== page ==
Consumer product organizations need a solid plan for a successful and full migration to the cloud. Deloitte recommends three preliminary steps before deciding on the final process: (6)

  1. Classifying existing applications to decide which types would benefit most from modernization
  2. Identifying opportunities for simplification, such as applications with overlapping functionality
  3. Prioritizing applications to modernize based on the first two steps

The Cloud Will Open New Doors for Consumer Product Companies

When consumer organizations fully embrace the cloud, they are expected to reap a wealth of benefits, from bringing new products to market faster to lower costs. McKinsey predicts that digitally-enabled innovation will allow companies to bring new products to market 50 percent faster, at a third lower cost, and double the return on investment. (7)

How will this happen? Cloud can enable data and analytics insights in real-time. This allows for faster reaction time and better resilience. Companies can generate and test new concepts faster, supported by consumer insights. Changes in demand can be identified faster and even predicted, so companies aren’t hindered by market fluctuations.

Leveraging the Internet of Things (IoT) and operational technology (OT) can increase manufacturing efficiency. This can be accomplished through machine-to-machine communication which streamlines production lines, supply chain monitoring, picking optimization, and more. It can also identify needs for equipment maintenance early on, allowing maintenance to happen during scheduled downtime.

Cloud will enable the connected, autonomous supply chains needed to avoid future disruptions. PwC found that the payback period for investing in advanced supply chain capabilities, such as analytics and smart logistics, was just 1.8 years. (8) Digital supply chains can:

– decrease costs

– reduce inventory

– improve delivery reliability

 – increase revenue

Scale is another benefit of cloud technology, whether by building cloud-native applications, adopting new technologies, or expanding existing offerings. It can also help businesses expand their reach and channels. More industries are shifting to sell products direct to the consumer, requiring changes such as the addition of eCommerce platforms.

Data-driven personalization is another opportunity for consumer products organizations to explore. Advanced technologies can make personalized products affordable for a much larger market. L’Oréal cosmetics created My Little Factory and can produce a personalized foundation shade for customers on-site in about 20 minutes. It scans the customer’s face to formulate the ideal shade and has been rolled out in select stores under the Lancôme luxury brand. (9)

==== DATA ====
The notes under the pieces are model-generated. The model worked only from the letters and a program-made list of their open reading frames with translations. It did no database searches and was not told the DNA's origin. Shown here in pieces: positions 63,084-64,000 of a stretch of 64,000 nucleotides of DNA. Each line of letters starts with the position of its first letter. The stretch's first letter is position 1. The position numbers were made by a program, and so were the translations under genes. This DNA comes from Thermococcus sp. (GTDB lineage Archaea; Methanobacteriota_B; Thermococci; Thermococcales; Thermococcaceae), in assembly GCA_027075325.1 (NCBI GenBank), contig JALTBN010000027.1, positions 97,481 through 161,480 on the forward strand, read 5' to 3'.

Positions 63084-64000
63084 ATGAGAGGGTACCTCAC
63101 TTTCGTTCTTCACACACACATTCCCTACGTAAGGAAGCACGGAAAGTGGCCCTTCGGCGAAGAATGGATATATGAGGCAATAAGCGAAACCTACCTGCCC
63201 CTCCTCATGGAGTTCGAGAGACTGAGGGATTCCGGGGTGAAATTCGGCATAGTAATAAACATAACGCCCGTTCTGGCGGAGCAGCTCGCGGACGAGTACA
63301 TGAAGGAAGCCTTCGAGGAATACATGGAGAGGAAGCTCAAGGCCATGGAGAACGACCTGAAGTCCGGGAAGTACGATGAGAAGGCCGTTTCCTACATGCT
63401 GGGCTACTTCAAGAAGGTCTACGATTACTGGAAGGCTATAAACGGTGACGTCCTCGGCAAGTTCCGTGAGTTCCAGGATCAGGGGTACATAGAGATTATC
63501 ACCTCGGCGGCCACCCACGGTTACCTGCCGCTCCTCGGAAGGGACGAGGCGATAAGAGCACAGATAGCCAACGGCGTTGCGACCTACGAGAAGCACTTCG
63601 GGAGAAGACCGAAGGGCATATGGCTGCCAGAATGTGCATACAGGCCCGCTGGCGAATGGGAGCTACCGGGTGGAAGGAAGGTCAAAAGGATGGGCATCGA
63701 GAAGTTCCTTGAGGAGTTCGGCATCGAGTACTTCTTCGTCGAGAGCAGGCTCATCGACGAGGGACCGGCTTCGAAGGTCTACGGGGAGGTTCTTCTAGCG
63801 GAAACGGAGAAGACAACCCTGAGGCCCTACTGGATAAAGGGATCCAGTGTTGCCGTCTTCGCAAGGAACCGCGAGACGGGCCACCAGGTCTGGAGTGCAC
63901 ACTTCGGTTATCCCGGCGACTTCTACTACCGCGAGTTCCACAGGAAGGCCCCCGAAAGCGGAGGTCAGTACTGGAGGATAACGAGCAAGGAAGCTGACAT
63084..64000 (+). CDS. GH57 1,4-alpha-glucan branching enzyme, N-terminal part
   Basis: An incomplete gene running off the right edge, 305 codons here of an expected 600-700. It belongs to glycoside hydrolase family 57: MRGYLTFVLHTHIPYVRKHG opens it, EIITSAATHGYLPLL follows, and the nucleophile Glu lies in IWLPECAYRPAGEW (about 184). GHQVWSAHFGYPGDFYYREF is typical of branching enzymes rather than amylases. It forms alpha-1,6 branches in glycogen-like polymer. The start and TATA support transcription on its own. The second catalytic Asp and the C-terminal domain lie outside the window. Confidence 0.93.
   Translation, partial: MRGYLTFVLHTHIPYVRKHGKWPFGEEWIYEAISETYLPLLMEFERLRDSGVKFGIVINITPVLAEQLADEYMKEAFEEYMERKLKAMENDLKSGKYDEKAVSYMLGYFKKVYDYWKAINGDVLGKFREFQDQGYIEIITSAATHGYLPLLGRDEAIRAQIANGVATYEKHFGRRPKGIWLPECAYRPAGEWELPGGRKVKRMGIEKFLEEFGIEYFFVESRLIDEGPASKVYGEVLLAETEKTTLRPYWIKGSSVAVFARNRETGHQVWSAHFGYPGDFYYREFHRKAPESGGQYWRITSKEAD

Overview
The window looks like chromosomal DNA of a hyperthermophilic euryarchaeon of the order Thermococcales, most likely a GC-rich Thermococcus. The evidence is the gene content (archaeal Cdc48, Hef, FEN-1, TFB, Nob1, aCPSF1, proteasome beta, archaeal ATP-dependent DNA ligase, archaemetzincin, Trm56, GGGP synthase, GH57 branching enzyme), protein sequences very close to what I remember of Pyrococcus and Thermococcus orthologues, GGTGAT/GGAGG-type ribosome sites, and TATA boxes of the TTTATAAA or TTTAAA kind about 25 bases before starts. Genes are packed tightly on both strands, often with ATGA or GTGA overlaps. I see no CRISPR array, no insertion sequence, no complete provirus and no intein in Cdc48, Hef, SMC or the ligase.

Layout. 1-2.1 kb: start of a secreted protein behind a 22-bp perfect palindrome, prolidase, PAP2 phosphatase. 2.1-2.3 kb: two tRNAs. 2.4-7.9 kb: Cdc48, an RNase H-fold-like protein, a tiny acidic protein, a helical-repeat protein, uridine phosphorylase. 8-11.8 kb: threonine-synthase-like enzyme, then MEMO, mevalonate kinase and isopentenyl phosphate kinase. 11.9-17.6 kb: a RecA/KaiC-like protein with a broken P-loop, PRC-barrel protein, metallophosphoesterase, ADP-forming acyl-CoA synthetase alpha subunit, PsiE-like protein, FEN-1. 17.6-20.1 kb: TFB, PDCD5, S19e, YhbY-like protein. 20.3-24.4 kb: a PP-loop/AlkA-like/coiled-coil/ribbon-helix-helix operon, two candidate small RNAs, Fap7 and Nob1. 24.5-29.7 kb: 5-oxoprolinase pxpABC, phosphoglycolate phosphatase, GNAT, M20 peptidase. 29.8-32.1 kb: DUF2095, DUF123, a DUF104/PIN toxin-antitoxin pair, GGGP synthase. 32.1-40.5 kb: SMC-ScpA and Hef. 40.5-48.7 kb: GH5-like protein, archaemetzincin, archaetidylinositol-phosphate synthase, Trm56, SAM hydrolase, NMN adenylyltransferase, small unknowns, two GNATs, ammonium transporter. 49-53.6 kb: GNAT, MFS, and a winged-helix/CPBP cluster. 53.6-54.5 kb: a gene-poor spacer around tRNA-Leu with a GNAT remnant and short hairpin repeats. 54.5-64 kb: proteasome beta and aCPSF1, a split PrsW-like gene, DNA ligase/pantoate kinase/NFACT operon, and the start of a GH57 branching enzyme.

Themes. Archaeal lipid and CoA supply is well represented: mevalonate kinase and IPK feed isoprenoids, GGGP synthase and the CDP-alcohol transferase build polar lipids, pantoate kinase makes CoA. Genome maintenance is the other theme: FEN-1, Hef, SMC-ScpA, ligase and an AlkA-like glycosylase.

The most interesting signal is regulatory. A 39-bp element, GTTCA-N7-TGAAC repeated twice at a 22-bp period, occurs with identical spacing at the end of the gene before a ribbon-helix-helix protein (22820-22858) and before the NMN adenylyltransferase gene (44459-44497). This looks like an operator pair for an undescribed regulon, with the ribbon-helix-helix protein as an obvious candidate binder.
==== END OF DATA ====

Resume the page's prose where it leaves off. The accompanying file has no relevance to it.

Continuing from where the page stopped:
Many cosmetic companies have also recently added shade finder technology to their websites that use the customer’s phone or laptop camera to assist in purchasing the right product online. Adopting this technology can increase sales—usually direct from the producer’s website—and reduce returns.

Digital is the future, from design to production to sales. While there are several challenges consumer product companies must overcome before they can reap the benefits, experienced help is available. Taos can help you grow and modernize your businesses, capitalizing on scalability, enhanced security, and cloud economics. Taos offers Advisory Services, Professional and Managed Services for Development, Data, the Cloud, and managed IT and Security Services to support your business needs.

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1 – The Pandemic Permanently Changed Consumer Behavior. Top 3 Retail Lessons for 2022., TotalRetail, February 2022

2 – Risk and resilience in consumer-goods supply chains, McKinsey, January 2022

3 – What’s Behind America’s Shocking Baby-Formula Shortage?, The Atlantic, May 2022

4, 5 – Soar through the cloud to drive growth in CPG, Accenture, February 2021

6 – Six cloud migration strategies for consumer products and retail, Deloitte, 2019

7 – The next frontier in consumer goods: Digitally enabled innovation, McKinsey, April 2022

8 – Connected and autonomous supply chain ecosystems 2025, PwC, 2020

9 – L’Oréal presents system for large-scale personalisation of cosmetics products, Fashion Network, May 2019